Monday, March 14, 2016

Legislative Update, 2016 #10== Prepare now to show up strong for the Major bills once they are in the Senate. Many bills with Full House decisions. Soon bills will cross over to Senate

Howdee everyone,
Important Updates:
Many of the major bills this session are going very well for us.  However, HB1370 is one exception.
(new info on HB1370).
HB1370, 7 Days Eviction Notice
HB1370 has now passed the House.  Soon it will “cross over” to the Senate.
We have communicated to many landlords at this point and have received an overwhelming agreement that we will attempt removing the “venue” amendment.
Along those lines, a lobbying firm has been hired to assist with removing this troublesome “venue” amendment.
When HB1370 reaches the Senate we will need an overwhelming response from every one from there on out through the rest of the legislative process this season to win the uphill battle to defeat the “venue” amendment.
Update from lobbying in Washington DC.
I was able to achieve appointments with ALL our NH legislators and have delivered your input to them.  
This includes
US Representative Guinta
US Representative Kuster
US Senator Shaheen
US Senator Ayotte
Slowly our Legislative Initiative is broadening its base of influence.
Action items this week:
See more info in Summaries & Full Detail for each bill further below. (includes property owner position, contact info, Talking points, and more).
(to jump right to bill detail, use Control-F, Find).
Hearings this week:
None scheduled so far
Hearings next week:
None scheduled so far
Further below is:
Bills Updated Status summary:
Full details on all bills above
(Which includes property owner position, contact info, talking points, and more)
Love & Light,
Nick Norman
Director of Legislative Affairs
We only list the committee reports on the most important bills affecting the real estate business.  If you want to get the committee report on one of the other bills contact me & I will show you how to get them on line.  Its not terribly hard to get but not straight ahead either.
Bills Updated Status summary:
We only list the committee reports on the most important bills affecting the real estate business.  If you want to get the committee report on one of the other bills contact me & I will show you how to get them on line.  It’s not terribly hard to get but not straight ahead either.
HB1656, Real Estate Transfer Tax Exception     
Title: relative to exceptions to the real estate transfer tax.
Property Owner Position: For
House Status: OUGHT TO PASS.
Rep. Gary Azarian for Ways and Means. This bill creates an exemption from the Real Estate Transfer Tax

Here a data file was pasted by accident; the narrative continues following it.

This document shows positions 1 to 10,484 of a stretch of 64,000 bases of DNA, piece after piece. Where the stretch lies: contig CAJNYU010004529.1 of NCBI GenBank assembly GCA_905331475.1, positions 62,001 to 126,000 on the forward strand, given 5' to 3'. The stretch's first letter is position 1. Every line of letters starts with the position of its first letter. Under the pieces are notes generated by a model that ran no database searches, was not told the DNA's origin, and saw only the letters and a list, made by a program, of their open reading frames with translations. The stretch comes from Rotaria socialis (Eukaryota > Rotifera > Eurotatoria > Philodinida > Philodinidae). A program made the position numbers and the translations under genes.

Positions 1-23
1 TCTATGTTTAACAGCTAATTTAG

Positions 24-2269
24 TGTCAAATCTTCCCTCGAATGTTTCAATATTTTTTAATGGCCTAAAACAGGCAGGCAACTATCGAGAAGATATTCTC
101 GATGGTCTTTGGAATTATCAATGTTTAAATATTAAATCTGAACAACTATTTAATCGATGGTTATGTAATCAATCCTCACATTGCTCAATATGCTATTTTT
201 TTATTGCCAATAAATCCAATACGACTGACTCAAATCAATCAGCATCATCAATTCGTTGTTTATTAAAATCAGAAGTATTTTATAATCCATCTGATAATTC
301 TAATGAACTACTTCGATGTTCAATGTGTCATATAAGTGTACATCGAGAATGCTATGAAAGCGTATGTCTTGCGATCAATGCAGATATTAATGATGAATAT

for transfers of like ownership. For example, if an individual or couple who own property wishes to transfer 
that property to an LLc or trust with like ownership for estate planning purposes. With this bill this type of 
transfer would be exempt from the Real Estate Transfer Tax. 
Vote 20-0.
Senate Status: none
HB1370, 7 Days Eviction Notice     
Title: relative to termination of tenancy.
Property Owner Position: For, If amended removed
Rep. Timothy Horrigan for Judiciary. This bill, as amended, represents a compromise between landlord and 
tenant advocates. Landlords would benefit because 7-day evictions could be carried out when tenants fail to 
establish utility service, or when unauthorized persons stay on the premises for extended periods. Tenants 
would benefit because evictions (either 7-day or 30-day) would require a writ of summons, which must be 
filed in the district court for the municipality where the property is located. 
Vote 10-1.
Senate Status: none
HB1204, Eviction Workout     
Title: relative to payment of rent pending the stay of an eviction proceeding.
Property Owner Position: 
Rep. Claire Rouillard for Judiciary. This bill as amended allows a tenant and a landlord to negotiate and 
enter into an agreement to pay past due rent, which includes an agreement of the tenant to waive any right 
to appeal. This agreement allows the tenant to remain in their home if timely payment of arrearage and 
future rents are made. 
Vote 18-0.
Senate Status: none
HB1196, Higher Damage Amount In Eviction Case    
Title: relative to the amount of a money judgment for unpaid rent.
Property Owner Position: For, If Amended.
Rep. Kurt Wuelper for Judiciary. This bill sought to increase the maximum money judgment order in an eviction case from $1,500 to $5,000. The committee believes that this would cause many more evictions to move 
to Superior court, defeating the purpose of the increase. 
Vote 14-0.
Senate Status: none
SB395, Landlord Required To Install AC Units    
Title: relative to minimum housing standards for tenants with health or respiratory issues.
Property Owner Position: Against
House Status: none
Senate Status: INTERIM STUDY
Full details on all bills above:
HB1656, Real Estate Transfer Tax Exception
01/12/2016 at 01:30 PM    LOB Room 202
Title: Title: relative to exceptions to the real estate transfer tax.
Summary: This bill would allow people to transfer real estate, without being subjected to the real estate transfer tax, between entities with the same ownership, and assets and liabilities.  
Property Owner Position: For
Email to Committee: 
Subject: HB1656 
Analysis Stated in Bill: 
Talking Points:
This is important to us, as it would allow us to transfer assets into or out of LLC’s or trusts without the transfer taxes. Given some of the rules that the Federal Government has imposed in regard to refinancing, this bill is very helpful. Also, it is important for estate planning purposes and liability protection purposes.   Why should we be taxed just because we have decided to restructure our assets into LLC's or Trusts.
HB1370, 7 Days Eviction Notice